Anthony Beauvillier Climbing in Value while Piling up Goals

Oh Beauvillier, Beauvillier... - Bruce Bennett/Getty Images

Anthony Beauvillier was already a promising prospect entering the 2015 NHL entry draft. Coming off a 42-goal season in the QMJHL, he was perhaps just as well known for his speed and intensity as his scoring. According to this Hockey Writers article by Chistropher Ralph:

"Beauvillier is a slightly undersized offensive, intelligent forward who is tenacious and ultracompetitive. He is shifty quick, has a low centre of gravity and solid on his skates. With his speed and puck-rushing mentality he is an offensive weapon who prefers to shoot first and ask questions later. He is also very effective in the faceoff circle. His play away from the puck is to be commended as when his team is without it, he’ll do everything in his power to retrieve it."

The main concern appeared to be Beauvillier's lack of size. He is listed at 5'10", 173 lbs., and very well may be the smallest forward on the Islanders' roster should he make the jump in the next couple years. (Shane Prince is listed at 5'11", 185.) That concern likely played a big part in Beauvillier dropping to the late first round, when the Islanders packaged the 33rd overall pick (obtained in Griffin Reinhart trade that same day) and the 72nd overall pick (originally Florida's pick) to the Tampa Bay Lightning to land Beauvillier at 28th overall.

Despite the NHL cracking down on obstruction in recent seasons to enable smaller players to succeed, size still plays a significant role in the NHL. Beauvillier was ranked 38th by NHL Central Scouting, 40th by The Hockey Writers War Room, and even as low as 43rd by TSN's Bob McKenzie. However, TSN's Craig Button saw more value in the Q forward before the draft, ranking him 18th among draft-eligible players. In February, after Beauvillier's torrid start to the season, Button even ranked the Cataractes forward 40th in his top-50 NHL-affiliated prospects article, amongst many talented players in the 25-50 range (Honka 26th, Barzal 28th, Konecny 29th, Point 30th, Matt Murray 31st, Fiala 35th, Barbashev 48th, and Dal Colle 49th, for example).

One measurement I value for junior hockey prospects is even-strength goals per-game, relative to one's age. It seems to be a better forecasting tool for future NHL success than goals per-game, due to a variety of factors. Here is Beauvillier's EV goals rate relative to age, compared to other players who finished top-20 in the QMJHL's regular season in points-per-game:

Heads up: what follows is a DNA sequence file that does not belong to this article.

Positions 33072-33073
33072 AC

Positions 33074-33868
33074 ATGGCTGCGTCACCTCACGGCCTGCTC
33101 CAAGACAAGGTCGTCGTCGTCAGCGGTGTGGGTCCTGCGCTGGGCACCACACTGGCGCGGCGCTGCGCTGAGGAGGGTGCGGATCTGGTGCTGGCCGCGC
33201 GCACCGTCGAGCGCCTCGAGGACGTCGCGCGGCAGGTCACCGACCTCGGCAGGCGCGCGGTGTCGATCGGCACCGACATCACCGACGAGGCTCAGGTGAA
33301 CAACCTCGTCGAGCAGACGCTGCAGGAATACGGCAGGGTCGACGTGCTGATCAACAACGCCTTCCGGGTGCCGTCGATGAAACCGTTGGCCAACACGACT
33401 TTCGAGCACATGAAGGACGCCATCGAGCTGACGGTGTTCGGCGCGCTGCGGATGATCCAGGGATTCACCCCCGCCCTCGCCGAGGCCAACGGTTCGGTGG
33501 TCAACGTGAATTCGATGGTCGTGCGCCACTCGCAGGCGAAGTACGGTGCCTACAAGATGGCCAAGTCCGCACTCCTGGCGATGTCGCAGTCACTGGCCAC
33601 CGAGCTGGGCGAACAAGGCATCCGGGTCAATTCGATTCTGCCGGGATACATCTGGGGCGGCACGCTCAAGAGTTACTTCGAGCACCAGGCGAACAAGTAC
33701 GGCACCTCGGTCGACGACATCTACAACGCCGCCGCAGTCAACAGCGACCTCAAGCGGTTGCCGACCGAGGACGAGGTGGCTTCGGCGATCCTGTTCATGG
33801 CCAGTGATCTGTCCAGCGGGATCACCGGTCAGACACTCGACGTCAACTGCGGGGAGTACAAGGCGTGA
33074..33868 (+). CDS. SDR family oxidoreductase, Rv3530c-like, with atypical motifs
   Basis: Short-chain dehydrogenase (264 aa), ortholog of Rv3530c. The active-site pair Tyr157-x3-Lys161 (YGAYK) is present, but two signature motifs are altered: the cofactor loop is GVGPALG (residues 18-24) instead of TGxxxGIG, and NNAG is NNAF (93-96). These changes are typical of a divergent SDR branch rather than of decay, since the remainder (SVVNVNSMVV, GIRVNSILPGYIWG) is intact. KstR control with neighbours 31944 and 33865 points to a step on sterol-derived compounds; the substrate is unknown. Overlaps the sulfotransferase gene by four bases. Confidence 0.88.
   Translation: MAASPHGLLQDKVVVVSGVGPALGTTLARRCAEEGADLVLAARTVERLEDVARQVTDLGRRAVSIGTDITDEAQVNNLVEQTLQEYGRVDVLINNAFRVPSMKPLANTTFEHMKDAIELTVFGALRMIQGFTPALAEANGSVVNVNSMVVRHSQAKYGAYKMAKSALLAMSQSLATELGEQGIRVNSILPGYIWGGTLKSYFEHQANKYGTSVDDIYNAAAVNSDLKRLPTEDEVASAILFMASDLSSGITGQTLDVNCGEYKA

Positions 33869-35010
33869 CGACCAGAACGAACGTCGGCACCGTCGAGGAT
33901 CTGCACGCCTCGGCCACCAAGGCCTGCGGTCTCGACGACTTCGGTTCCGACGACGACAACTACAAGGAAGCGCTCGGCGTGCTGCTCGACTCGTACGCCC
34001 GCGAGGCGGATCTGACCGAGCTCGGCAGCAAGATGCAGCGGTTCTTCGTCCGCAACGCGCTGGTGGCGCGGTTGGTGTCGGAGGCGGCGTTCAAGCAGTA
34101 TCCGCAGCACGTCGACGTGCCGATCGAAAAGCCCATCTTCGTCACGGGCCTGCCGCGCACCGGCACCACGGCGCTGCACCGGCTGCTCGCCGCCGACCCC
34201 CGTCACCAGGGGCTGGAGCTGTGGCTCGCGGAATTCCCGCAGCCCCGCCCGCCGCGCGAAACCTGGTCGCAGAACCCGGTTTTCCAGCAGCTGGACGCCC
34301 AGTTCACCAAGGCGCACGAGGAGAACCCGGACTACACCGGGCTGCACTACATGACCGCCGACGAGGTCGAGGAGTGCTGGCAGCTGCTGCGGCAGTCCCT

Beauvillier's EV goals pace rose very significantly, from 0.33 to 0.49, compared to his 2014-15 season. (He did score 42 goals in his pre-draft season, but 20 of them were with special teams.) In doing so, he effectively jumped over Nikolaj Ehlers in goals production while significantly closing the gap on similar-aged campaigns by the other Anthonys: Duclair and Mantha.

Pierre-Luc Dubois is expected to go top-10 (even top-5) in the upcoming draft. His EV production is favorable, as you can see on the chart. At 6'2", 202 lbs, he's already "NHL-size".

Notice that both Drouin and Duclair suffered a significant downturn in production in their finals seasons in the QMJHL. Duclair's could very well be mostly due to sample size, as his last spell only spanned 26 games.

How about total goals rate? Beauvillier did score 15 power play and two shorthanded goals. Shouldn't he be credited with those in some measurement of his season? Yes, I think so. While EV goals seems to be a better forecasting stat for NHL success, we shouldn't simply ignore PP and SH goals.


And here is simply points per game, below. Conor Garland was chosen 123rd in the 2015 draft by AZA after putting up 129 pts in 67 games. This season he had a modest increase with 128 pts in 62 games. He is 5'8" and was ranked 22nd in TSN's top-50 prospects in February, ahead of Barzal. Notice that everyone above the 1.50 line is a very significant NHL prospect/player.


Beauvillier will have difficulty cracking the Islanders' roster for the 2016-17 season, since Isles are reluctant to bring players into the NHL with no AHL safety net, and are likely to have a lot of forward depth (thanks in part to late-season performances by Quine and Prince) next season. Beauvillier will pretty much have to prove in camp that he will be at least as useful to the Islanders next season as Barzal will be, which is no small task. In the mean time Beauvillier is proving that he is no small prospect.

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